• Author Aaron Price
• Published December 15, 2007
• Word count 447

Determining pot odds is a crucial part of any poker player’s game. Many players find it difficult to calculate the odds during the intense moments of battle, but calculating your odds comes down to once simple question; How much money will it cost to keep playing this hand and how much money am I likely to make if I catch the cards I need? Knowing the answers to these questions will save you from just giving away your chips at the poker table. A bit of basic math is required here, but if it’s your first time, I promise to be gentle.

Okay, to properly explain this we will need a set up hand. You (let’s call you Johnny) have just been dealt 10 J and the flop is 2 8 9. The pot is currently 1000 (dollars or chips) and your opponent has just bet 300. With this basic information we must first figure out how many outs you have left. Outs are cards that can help you make a winning hand between what’s already in your hand and the flop. You have 2 over cards (10 J), or cards higher than the flop, in your hand, and the deck has three more 10s and three more Jacks, beginning your total outs at 6.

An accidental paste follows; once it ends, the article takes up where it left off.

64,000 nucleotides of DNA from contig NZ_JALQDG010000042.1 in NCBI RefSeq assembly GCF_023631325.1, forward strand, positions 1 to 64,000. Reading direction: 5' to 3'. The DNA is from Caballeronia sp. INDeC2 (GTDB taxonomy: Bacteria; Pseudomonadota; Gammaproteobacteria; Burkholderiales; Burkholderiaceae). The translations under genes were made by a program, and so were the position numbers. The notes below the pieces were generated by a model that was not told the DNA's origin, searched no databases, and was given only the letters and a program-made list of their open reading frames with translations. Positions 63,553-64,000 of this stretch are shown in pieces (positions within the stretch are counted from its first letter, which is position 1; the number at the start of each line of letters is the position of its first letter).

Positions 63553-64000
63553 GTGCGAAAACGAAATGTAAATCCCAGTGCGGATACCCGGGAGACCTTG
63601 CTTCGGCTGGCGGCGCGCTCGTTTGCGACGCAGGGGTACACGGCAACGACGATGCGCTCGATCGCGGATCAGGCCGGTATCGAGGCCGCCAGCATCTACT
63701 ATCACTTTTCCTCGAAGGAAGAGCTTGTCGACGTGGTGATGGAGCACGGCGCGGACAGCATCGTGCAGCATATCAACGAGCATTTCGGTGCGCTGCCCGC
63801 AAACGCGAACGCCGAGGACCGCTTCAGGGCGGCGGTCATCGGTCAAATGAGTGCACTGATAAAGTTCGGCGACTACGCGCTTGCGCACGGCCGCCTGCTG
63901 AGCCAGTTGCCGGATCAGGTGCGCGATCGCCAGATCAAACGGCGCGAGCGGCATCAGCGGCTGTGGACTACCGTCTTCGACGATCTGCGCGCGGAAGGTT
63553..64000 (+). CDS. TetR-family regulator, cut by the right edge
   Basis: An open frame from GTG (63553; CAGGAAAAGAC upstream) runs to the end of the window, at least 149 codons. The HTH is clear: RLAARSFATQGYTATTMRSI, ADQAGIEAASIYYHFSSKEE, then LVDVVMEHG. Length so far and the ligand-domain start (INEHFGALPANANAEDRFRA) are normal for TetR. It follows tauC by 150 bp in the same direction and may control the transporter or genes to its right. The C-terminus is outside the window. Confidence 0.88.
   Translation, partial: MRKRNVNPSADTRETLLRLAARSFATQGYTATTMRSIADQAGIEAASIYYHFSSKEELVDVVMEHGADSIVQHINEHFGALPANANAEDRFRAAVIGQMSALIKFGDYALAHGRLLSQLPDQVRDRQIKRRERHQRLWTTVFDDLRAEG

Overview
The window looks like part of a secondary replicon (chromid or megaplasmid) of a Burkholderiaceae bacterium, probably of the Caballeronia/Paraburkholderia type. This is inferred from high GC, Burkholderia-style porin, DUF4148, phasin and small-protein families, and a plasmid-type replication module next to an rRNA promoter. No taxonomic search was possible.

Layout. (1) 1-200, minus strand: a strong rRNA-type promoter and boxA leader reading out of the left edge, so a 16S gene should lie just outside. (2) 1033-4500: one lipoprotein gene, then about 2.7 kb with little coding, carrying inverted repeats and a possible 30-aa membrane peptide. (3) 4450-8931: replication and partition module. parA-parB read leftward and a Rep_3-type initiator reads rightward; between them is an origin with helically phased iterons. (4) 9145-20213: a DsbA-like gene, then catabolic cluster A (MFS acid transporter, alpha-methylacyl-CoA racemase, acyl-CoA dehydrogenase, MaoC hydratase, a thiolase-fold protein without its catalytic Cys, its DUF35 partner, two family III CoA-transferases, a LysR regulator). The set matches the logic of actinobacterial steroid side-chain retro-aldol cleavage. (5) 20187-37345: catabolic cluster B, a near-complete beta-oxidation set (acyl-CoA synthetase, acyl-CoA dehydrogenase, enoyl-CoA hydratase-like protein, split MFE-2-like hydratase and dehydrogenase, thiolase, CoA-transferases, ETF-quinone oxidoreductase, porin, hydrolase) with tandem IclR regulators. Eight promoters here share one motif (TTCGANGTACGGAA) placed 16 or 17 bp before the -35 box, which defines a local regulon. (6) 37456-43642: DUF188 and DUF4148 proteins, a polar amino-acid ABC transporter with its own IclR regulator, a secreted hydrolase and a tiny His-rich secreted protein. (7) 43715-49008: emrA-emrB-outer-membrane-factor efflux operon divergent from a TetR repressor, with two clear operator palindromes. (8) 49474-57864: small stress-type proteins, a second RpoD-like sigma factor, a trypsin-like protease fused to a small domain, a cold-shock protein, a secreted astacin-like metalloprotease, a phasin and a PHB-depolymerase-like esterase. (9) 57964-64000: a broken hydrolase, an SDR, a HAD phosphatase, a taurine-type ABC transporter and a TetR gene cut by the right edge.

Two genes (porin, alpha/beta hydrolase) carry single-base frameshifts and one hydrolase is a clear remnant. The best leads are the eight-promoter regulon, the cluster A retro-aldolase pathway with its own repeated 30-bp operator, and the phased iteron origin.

With the flop you now have an open-ended straight (8 9 10 J), meaning that you need either a 7 or a Queen to make your straight. Since we know that there are four 7’s and 4 Q’s in the deck. That gives us an additional 8 outs for a total of 14 outs.

With a total of 14 outs, we can now calculate your odds by dividing them by the number of cards in the deck, 52. 52/14=3.3, giving you 3-to-1 odds on your hand. This is far less confusing than it sounds. All these numbers mean is that for every 3 times these five cards (10 J 2 8 9) are dealt, you should get one of your outs one time, but whether or not you win the hand depends on how you bet.

Now, let’s discuss the bet. Your opponent bet 300 chips so you know have the second part of this equation in order to make a winning bet. You have to call your opponent because he only bet 30% of the pot which means that as long as you have at least 30% of the pot available to call, pot odds are in your favor. But, if your stack is less than 30% of the pot, you should fold and you live to die in another hand. So, to answer the above question; in this example it would cost you 300 chips to call and you could win a 1300 pot. In this instance pot odds are definitely in your favor.

Columnist of Web Marketing, and Poker odds specialist.

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